just as “He lowers Himself to watch in the heavens.”

כִּי בִּשְׁנֵיהֶם צָרִיךְ לִהְיוֹת הַשְׁפָּלָה אַחַת מַמָּשׁ לְגַבֵּי מַהוּתוֹ וְעַצְמוּתוֹ יִתְבָּרֵךְ

For with regard to both heaven and earth, a similar process of lowering applies with regard to His Being and Essence.

For His Essence, there is no difference between the material and the spiritual.

אֶלָּא שֶׁהֵן הֵן גְּבוּרוֹתָיו

It is only because “these are the expressions of His attributes of Gevurah,”7

i.e., His channeling His light through the medium of the tzimtzum,

לְהַשְׁפִּיל עַצְמוֹ לְהַשְׁגִּיחַ כַּנִּזְכָּר לְעֵיל בְּאֹרֶךְ

that it is possible for Him to lower Himself to watch over all existence, including the heavens, as explained above at length.

וְעַל כֵּן הוּא מַשְׁפִּילִי לִרְאוֹת בָּאָרֶץ

Once He undergoes such a tzimtzum, He may also “lower Himself to watch over the earth,” i.e., material existence,

כְּמוֹ שֶׁכָּתוּב לְמַעַן תֵּדַע כִּי אֲנִי ה' בְּקֶרֶב הָאָרֶץ דַּוְקָא (שְׁמוֹת ח' י"ח):

as it is written (Shmos 8:18): “So that you shall know that I am G‑d in the midst of the earth.



Synopsis

In this section, the Tzemach Tzedek proceeds to the explanation of the Third Principle of Faith: that G‑d “is not a body, nor any bodily power.”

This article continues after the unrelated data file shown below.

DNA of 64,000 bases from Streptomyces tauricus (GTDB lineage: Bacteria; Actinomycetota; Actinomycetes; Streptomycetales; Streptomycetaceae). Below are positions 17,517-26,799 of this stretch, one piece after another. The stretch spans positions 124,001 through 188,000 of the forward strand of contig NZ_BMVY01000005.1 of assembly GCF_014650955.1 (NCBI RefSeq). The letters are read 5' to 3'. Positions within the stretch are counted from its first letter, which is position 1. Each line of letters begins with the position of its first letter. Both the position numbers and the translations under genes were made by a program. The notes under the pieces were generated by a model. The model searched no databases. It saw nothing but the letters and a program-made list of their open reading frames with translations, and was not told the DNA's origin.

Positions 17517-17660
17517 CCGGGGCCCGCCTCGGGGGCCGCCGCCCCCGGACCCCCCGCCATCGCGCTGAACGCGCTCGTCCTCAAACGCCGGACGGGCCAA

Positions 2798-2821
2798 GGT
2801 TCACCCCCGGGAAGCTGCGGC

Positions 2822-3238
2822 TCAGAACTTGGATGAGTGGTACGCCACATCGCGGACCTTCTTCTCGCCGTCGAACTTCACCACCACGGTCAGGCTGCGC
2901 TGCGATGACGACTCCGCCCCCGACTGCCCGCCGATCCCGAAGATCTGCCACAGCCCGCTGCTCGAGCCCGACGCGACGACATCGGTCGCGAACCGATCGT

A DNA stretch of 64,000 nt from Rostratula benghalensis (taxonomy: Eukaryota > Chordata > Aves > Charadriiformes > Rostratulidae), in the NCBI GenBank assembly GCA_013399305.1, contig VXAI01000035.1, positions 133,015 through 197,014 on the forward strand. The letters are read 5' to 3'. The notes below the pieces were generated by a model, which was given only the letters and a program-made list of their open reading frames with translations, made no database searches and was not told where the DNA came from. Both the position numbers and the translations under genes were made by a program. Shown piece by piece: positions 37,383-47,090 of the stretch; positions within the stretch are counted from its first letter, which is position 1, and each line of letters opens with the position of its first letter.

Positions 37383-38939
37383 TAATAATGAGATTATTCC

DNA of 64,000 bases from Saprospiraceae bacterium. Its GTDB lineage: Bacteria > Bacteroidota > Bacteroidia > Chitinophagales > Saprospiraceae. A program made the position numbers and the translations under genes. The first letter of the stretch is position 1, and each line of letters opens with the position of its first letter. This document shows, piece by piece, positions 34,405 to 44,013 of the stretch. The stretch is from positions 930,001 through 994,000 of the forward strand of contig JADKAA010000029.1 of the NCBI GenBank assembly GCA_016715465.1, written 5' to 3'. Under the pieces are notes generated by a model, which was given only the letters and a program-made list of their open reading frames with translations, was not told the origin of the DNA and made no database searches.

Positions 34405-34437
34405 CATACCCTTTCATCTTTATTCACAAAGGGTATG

This fundamental principle can be interpreted as meaning that His Being is of a different nature from even the most refined spiritual entities. Just as material existence cannot be ascribed to Him, Heaven forbid, so, too, is intellectual and spiritual existence an inappropriate description. Indeed, in relation to Him, there is no difference between material and spiritual existence and it cannot be said that a spiritual being is closer to Him than a material one.

This is the mystic secret implied by the verses (Tehillim 113:5-6): “Who is like G‑d our L-rd Who dwells on high; Who lowers Himself to look upon heaven and earth.”

These verses reflect the contrast between the Jewish conception of G‑d and the ordinary mortal conception. People at large conceive of G‑d’s “glory” as “upon the heavens,” i.e., manifest in spiritual existence but not in material existence, i.e., “on earth.” They consider the physical earth as too low a form of existence for Him to be manifest within. Instead they maintain that “G‑d abandoned the earth” to intermediaries – the forces of nature and the angels – that control the earth.

The Jews, by contrast, maintain that “He dwells on high,” far above all comprehension, to the extent that He is not on the level of these spiritual entities at all. Instead, spiritual and physical existence are equally removed from Him. Therefore, just as He “lowers Himself to look upon the heavens,” and becomes manifest in spiritual existence, so, too, He “lowers Himself to look upon” even the “earth” and manifests His presence within our world.